Sen's daily

April 6, 2014

“No excuse is possible”

Editorial, April 6

Two recent news reports, in the Columbian Missourian and the Columbia Tribune have drawn attention to Tyree Byndom’s unusual way of ‘campaigning’ for a seat on the Columbia City Council. Because he is a Bahai, he is not campaigning, although his name is on the ballot. His voice has even dropped from the airwaves: he has taken a break from his day job as a talk show host.

I would certainly not suggest that he should be elected just because he is a Bahai, or that Bahai voters in Columbia should give him any greater credibility because of his faith. So why mention him on a blog dedicated to world Bahai news? He is not the first Bahai to run for public office, even in the US, but his faith and the reasons why he has refrained from self-praise or any critique of other candidates have been more widely publicised than any previous case I know of, and this is helping to correct a misconception about Bahais’ participation in politics. The Columbia Tribune article states, “the Baha’i faith encourages its members to be politically active and vote in elections if they are allowed to do so by secret ballot.” It does not give a source, but seems to be reflecting these words of Abdu’l-Baha:

Thou hast asked regarding the political affairs. In the United States it is necessary that the citizens shall take part in elections. This is a necessary matter and no excuse from it is possible. My object in telling the believers that they should not interfere in the affairs of government is this: That they should not make any trouble and that they should not move against the opinion of the government, but obedience to the laws and the administration of the commonwealth is necessary. Now, as the government of America is a republican form of government, it is necessary that all the citizens shall take part in the elections of officers and take part in the affairs of the republic.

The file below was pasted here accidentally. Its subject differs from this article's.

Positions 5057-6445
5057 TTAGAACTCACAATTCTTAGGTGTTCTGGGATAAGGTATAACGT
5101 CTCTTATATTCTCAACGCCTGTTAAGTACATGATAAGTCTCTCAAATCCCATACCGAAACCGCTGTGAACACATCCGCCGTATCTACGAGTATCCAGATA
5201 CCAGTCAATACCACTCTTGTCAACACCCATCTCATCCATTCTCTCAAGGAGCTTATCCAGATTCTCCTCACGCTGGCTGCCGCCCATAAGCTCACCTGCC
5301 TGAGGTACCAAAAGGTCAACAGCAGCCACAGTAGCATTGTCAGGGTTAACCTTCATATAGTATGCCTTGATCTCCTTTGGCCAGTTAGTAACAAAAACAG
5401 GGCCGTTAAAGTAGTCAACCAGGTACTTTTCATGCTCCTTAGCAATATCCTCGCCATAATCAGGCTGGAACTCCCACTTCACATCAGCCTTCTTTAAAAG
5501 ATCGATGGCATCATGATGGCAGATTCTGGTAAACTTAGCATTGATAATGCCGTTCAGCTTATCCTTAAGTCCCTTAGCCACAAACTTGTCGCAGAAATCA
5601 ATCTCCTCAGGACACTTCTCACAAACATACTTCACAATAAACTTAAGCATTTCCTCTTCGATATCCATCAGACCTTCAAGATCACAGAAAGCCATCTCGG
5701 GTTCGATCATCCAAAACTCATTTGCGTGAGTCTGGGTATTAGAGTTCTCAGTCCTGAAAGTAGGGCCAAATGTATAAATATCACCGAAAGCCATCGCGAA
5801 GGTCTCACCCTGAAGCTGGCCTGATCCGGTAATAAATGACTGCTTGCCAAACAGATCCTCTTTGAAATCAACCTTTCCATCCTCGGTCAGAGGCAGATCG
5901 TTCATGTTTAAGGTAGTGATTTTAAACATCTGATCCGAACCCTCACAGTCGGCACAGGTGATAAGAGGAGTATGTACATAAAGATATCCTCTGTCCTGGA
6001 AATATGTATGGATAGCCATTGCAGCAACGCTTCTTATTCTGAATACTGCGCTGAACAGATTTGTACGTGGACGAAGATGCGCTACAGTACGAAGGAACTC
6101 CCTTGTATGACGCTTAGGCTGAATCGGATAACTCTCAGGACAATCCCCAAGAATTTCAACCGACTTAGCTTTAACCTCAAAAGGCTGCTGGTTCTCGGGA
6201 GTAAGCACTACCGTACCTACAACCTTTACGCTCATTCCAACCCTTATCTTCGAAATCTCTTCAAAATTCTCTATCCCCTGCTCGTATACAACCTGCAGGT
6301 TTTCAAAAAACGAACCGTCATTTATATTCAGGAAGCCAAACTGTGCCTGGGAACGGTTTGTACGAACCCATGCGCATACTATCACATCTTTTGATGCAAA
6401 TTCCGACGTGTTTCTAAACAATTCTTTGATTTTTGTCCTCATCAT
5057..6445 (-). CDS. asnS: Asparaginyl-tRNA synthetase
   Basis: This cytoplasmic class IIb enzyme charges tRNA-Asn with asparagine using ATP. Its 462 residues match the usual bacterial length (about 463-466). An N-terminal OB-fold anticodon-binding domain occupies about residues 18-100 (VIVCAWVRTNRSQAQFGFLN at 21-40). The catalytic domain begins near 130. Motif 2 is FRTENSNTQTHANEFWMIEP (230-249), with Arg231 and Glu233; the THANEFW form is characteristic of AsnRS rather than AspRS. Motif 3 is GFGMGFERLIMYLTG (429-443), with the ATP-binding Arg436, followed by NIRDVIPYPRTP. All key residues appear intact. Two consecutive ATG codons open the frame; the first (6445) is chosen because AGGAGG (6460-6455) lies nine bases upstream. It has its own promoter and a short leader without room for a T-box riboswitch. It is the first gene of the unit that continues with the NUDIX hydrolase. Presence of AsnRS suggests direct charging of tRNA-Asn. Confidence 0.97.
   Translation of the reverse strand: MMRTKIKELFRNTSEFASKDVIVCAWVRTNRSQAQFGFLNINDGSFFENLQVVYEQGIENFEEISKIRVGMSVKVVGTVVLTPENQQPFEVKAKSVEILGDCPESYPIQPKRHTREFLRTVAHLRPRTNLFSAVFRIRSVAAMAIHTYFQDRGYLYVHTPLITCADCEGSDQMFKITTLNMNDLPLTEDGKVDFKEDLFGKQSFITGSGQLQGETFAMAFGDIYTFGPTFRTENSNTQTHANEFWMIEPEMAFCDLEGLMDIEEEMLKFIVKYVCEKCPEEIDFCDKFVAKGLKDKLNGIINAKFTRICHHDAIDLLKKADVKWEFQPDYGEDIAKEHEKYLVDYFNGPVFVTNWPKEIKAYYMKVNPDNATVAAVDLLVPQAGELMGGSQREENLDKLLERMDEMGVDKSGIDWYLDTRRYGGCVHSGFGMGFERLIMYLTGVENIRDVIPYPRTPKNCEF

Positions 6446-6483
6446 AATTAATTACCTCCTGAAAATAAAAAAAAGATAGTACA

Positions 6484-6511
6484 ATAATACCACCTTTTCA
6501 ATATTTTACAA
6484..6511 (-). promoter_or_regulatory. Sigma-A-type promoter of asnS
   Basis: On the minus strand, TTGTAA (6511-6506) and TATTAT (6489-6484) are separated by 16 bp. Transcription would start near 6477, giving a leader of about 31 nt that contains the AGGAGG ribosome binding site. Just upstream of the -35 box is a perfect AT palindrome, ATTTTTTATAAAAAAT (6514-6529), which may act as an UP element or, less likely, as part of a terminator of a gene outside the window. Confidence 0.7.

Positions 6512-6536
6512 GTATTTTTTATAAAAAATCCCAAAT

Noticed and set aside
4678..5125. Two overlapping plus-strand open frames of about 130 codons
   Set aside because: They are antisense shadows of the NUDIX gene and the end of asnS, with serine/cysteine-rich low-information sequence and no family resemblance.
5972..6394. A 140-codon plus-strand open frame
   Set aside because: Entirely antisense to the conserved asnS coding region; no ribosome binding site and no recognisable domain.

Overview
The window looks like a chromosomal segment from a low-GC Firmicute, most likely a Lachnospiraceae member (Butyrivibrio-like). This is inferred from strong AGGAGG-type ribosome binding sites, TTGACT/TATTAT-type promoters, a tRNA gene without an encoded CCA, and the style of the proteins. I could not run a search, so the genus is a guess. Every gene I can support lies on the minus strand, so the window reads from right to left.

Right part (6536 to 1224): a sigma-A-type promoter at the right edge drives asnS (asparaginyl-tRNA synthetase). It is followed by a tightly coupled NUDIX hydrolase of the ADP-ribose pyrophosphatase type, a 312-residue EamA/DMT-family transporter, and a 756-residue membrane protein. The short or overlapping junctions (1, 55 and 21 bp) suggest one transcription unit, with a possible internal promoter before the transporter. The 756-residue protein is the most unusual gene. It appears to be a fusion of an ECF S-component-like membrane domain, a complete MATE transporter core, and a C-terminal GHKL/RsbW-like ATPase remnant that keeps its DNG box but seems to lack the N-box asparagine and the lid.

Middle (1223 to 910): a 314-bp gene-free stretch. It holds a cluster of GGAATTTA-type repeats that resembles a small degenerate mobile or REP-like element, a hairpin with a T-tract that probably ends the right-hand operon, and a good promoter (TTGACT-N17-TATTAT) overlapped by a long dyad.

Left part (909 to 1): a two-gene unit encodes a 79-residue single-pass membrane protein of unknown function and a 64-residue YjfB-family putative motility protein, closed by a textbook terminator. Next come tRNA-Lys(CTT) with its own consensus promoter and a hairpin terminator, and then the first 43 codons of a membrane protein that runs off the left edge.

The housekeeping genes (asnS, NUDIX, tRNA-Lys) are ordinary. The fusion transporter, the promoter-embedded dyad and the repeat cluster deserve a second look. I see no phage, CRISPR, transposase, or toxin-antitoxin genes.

(Tablets of Abdu’l-Baha v2, p. 342)

The same article quotes Glen Fullmer, a spokesman for the Baha’is of the United States, as saying “that the faith takes part in political advocacy work, championing environmental stewardship and the advancement of women’s rights, among other causes. What the Baha’is want to avoid, he said, is divisiveness that tends to arise from election campaigns. … It’s not like there’s a complete aloofness of the political process,” Fullmer said of the faith. “It’s more of wanting to avoid this disunity we see in the world.”

Yet many Bahais, in the past and perhaps today, have taken a stance of complete aloofness from the political process. In 1993 a former member of the Universal House of Justice, David Hofman, spoke at the Maxwell International School on the subject of “Theocracy: Divine provisions for governance in the World Order of Baha’u’llah.” In audio tapes of these talks he called democracy “baloney” and boasted that he had never voted in a non-Bahai election (tape 11, side 2, Q&A). The Bahai community has come a long way in 20 years, from David Hofman to Tyree Byndom and those like him. And that’s the news I would like to draw attention to.

Short link: http://wp.me/pNMoJ-1Yl

Older items can be found in the archive, here. Even older news is here.

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